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Climate Change Will Alter The Color of the Ocean

L. Lerner


People who love the ocean know it can be blue, or green, or gray, depending on the weather. It’s a different color in the tropics than here in New England or up in the Arctic.

But here’s a factor most people probably have not considered when it comes to ocean color – climate change.   


New work using satellite photos suggests that the color of the ocean could change significantly over the next few decades, with the subtropics turning bluer and the Arctic and Antarctic turning greener as ocean waters warm. 

And this is far from a cosmetic issue. It’s a reflection of fundamental changes in ocean chemistry and ecosystems.

“It can tell us about the amount of phytoplankton that are in the ocean,” Stephanie Dutkiewicz told Living Lab Radio. Dutkiewicz is a principal research scientist at MIT, and lead author of the study in the journal Nature Communications. 

“Phytoplankton are at the base of the food web, the sort of, plants of the ocean,” she said. “They take up sunlight and make organic matter, and that feeds everything else that are in the oceans.”

When the ocean appears green, what we're seeing is the phytoplankton's chlorophyll. 

Satellite photos show Dutkiewicz and her colleagues what types of phytoplankton are in the ocean based on subtle differences in color. 

She hasn't detected any unusual changes in the location of phytoplankton yet. But using this technique to create a model, she expects to see bluer waters in places like Hawaii, and greener waters near the top and bottom of the globe.

Phytoplankton won't completely die off even if the oceans get pretty hot, Dutkiewicz said. But there will be changes to what types survive, and that's going to affect the rest of the food web.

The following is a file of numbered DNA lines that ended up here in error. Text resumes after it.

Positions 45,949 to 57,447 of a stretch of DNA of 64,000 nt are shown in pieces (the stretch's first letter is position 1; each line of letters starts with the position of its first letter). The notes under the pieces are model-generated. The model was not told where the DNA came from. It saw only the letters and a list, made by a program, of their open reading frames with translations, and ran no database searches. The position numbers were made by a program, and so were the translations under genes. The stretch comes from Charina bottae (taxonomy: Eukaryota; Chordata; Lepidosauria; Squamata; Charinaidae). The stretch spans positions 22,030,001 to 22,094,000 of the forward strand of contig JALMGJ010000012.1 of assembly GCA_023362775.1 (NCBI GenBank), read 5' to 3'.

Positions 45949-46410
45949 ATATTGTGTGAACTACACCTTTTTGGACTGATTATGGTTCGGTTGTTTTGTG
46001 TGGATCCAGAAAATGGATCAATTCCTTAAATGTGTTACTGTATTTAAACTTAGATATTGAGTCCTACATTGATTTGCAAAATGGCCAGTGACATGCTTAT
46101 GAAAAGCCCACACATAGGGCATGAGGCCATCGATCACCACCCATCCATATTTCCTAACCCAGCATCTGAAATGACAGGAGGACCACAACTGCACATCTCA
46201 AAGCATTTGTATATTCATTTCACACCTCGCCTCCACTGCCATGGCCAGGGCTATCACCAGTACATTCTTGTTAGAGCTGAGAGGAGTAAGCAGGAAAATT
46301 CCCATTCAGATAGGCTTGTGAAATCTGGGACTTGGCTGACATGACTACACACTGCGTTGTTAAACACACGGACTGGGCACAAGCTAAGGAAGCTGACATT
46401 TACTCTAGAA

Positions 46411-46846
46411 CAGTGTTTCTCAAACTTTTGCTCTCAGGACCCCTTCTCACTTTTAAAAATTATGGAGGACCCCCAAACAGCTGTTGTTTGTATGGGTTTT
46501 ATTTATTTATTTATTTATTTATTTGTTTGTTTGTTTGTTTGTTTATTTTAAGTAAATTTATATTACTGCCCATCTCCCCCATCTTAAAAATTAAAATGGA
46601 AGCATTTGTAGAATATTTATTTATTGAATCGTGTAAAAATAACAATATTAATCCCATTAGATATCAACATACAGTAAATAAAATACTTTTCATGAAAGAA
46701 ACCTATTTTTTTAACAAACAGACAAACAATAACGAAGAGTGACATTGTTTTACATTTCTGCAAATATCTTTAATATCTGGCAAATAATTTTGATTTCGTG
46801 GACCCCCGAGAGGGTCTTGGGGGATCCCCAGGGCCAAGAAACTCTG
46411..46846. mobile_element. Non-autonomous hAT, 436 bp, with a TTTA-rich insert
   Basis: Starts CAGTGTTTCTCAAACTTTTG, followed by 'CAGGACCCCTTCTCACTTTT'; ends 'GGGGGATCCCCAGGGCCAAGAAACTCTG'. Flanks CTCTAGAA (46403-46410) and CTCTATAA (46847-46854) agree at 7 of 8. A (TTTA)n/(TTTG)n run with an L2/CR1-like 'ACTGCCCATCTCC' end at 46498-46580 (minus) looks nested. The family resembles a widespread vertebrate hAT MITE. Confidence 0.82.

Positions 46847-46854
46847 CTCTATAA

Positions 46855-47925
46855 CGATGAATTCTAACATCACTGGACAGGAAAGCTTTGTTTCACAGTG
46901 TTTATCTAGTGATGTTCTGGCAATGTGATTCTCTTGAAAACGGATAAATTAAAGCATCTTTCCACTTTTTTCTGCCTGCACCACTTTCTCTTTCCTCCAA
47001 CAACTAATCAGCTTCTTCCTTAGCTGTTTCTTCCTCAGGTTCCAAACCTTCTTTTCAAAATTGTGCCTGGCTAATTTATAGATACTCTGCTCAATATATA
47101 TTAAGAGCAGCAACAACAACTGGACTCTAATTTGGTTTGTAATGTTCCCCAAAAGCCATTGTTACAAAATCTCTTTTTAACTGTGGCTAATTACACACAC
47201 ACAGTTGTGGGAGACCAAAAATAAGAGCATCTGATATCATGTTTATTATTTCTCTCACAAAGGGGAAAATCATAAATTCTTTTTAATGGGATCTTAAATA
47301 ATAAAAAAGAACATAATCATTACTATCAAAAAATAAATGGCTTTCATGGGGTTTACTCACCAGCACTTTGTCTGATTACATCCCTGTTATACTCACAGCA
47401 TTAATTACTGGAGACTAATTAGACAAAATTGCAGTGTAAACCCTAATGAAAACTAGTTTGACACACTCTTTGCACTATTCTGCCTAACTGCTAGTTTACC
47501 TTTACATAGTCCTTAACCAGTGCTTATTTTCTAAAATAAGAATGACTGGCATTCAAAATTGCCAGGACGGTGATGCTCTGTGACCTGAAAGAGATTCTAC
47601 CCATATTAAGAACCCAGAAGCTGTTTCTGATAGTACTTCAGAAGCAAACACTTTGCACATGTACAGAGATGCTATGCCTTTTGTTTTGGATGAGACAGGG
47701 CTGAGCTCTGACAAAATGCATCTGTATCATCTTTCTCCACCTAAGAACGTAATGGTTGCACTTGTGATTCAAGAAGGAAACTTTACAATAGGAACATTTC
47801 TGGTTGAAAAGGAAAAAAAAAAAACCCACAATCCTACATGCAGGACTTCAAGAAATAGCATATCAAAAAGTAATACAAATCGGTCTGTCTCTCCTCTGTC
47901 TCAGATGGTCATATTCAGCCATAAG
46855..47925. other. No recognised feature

That's because it will force ocean animals to adapt quickly. Perhaps more quickly than they can. 

She used a land-based example.

“If you suddenly started having cactuses growing where there’s [now] only grass, you can imagine all the insects and all the mammals that are used the grassland would not really know what to do with a cactus,” she said. 

“As you go up to things like polar bears… they may not be able to get the food that they are used to because we've altered what's happening at the bottom of the of the food chain.”

Dutkiewicz acknowledged that models are not going to perfectly capture reality. 

“But we can use them as a laboratory to begin to explore what will happen in the future world,” she said.

Web post produced by Elsa Partan.

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Elsa Partan is a producer and newscaster with CAI. She first came to the station in 2002 as an intern and fell in love with radio. She is a graduate of Bryn Mawr College and the Columbia University Graduate School of Journalism. From 2006 to 2009, she covered the state of Wyoming for the NPR member station Wyoming Public Media in Laramie. She was a newspaper reporter at The Mashpee Enterprise from 2010 to 2013. She lives in Falmouth with her husband and two daughters.